The current EU law states that an SPC can only be granted if the product is protected by a patent, and covered by a marketing authorisation, in the Member State where SPC protection is being sought, in other words, in the UK.
After exit day, this requirement will not change. You must have a patent in force which is valid in the UK and a marketing authorisation which allows the product to be sold on the UK market at the time you apply for an SPC.
This will include authorisations granted by the Medicines and Healthcare products Regulatory Agency, and any authorisations granted by the European Medicines Agency which have been converted into UK authorisations. (Guidance on the conversion process is available from MHRA.)
Applying for an SPC
The current EU law states that an application for an SPC should be made to the patent office of the relevant Member State.
After exit day, the law will simply state that the application must be made to the IPO.
You will apply for an SPC in the same way as at present, and the same timescales for when the application must be filed will apply.
You will need to provide the same documentation and evidence as is currently required. This includes information on both the UK marketing authorisation and the earliest marketing authorisation for this product in the EEA, if it predates the UK authorisation.
Duration of an SPC
The current EU law calculates how long SPC protection applies after the end of the patent term based on the time between filing the patent application and the first marketing authorisation which allows the product to be sold on the market in the EEA. Before exit day, this area includes the UK.
After exit day, this will still be calculated based on the first authorisation to place the product on the market in the territory of the UK or the EEA. As a result, an SPC filed after exit day will get the exact same term of protection as it would if filed before exit day.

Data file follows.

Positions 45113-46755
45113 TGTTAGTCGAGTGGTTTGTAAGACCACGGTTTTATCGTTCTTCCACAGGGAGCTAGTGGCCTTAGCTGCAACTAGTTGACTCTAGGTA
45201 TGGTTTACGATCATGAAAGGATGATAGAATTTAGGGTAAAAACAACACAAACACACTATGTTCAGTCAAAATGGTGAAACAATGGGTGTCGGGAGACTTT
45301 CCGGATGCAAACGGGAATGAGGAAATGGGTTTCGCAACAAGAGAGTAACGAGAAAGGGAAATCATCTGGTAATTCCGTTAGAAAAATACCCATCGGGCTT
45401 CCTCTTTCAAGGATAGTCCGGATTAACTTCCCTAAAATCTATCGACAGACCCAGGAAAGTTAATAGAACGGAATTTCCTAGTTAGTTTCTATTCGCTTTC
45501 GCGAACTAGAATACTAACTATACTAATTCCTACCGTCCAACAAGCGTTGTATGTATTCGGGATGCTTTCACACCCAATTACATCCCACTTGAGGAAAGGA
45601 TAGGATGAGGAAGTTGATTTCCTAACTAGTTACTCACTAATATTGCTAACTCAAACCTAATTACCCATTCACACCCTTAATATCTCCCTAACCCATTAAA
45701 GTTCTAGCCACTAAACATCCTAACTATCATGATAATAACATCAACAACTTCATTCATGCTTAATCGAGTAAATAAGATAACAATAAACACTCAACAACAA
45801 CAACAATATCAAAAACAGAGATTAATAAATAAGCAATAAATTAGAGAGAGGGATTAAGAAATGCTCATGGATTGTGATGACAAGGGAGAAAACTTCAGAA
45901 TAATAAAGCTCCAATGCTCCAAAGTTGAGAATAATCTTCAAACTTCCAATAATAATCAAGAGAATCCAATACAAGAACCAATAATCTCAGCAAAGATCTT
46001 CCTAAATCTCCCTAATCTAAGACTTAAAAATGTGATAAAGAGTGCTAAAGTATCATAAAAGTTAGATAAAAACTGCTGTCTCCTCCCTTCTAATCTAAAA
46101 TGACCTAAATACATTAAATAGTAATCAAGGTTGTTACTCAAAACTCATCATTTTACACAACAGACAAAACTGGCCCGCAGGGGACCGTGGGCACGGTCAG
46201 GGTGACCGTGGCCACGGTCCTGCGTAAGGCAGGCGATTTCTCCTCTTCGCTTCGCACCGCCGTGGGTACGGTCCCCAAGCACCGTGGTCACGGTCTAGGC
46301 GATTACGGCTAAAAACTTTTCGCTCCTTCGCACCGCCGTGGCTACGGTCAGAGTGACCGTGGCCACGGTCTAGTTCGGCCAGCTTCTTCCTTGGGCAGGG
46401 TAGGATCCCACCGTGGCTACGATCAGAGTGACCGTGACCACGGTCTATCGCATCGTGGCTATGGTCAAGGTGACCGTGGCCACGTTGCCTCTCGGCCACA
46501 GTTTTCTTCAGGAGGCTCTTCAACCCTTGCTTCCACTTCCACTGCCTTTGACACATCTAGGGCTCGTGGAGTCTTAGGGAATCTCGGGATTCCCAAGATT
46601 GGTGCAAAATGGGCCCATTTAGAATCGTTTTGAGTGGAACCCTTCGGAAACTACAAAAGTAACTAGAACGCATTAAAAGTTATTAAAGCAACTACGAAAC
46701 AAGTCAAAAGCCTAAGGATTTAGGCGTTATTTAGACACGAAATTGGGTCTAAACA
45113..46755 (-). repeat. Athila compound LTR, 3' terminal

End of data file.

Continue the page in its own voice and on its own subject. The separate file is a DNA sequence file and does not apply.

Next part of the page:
The current EU law states that Member States “may” charge fees for certain SPC-related processes. We currently use the powers provided to the IPO in the Patents Act to charge such fees.
After exit day, we will continue to rely on those Patents Act powers as the basis for charging fees on SPCs. We are not changing the fees themselves, which remain as set out in the Patents (Fees) Rules 2007.
Challenging and enforcing SPC rights
The current EU law states that the validity of an SPC or a paediatric extension can be challenged before whichever national body is responsible for handling patent revocation actions. Similarly, infringement of an SPC is to be dealt with in the same way as infringement of the original patent. In the UK, this is normally through the civil courts (or, in theory, before the IPO).
After exit day, you will still be able to bring these actions before the IPO or the courts on the same grounds as before. The Patents Regulations only replace the general references to national bodies with specific references to the UK authorities.
The Patents Regulations also allow for the jurisdiction of the Unified Patent Court over SPCs to be recognised, in the event it comes into force. The UPC will have exclusive jurisdiction over SPCs based on patents granted by the European Patent Office.
After exit day, it will no longer be possible for UK courts to make references to the Court of Justice of the European Union (CJEU) for interpretation of the SPC legislation; however, CJEU judgments will still have relevance in this area, as set out below.
The current EU law provides for a six-month extension to SPCs which protect medicines which have been tested for paediatric use. This is available based on requirements which are set out in EU Regulation 1901/2006.
After exit day, the availability of this extension will be determined based on equivalent provisions being introduced into the UK’s Human Medicines Regulations 2012.
The process of applying for an extension will remain the same. You will still be able to make the request at the same time as filing the SPC application, or at any point up to two years before the SPC expires.
You will need to meet the same requirements to be given the extension. The product must have been the subject of a paediatric investigation plan, and the marketing authorisation must contain the statement that the relevant authority is satisfied that the plan has been complied with.
The only exception is that you will no longer need to provide evidence of authorisations covering the product across the EEA.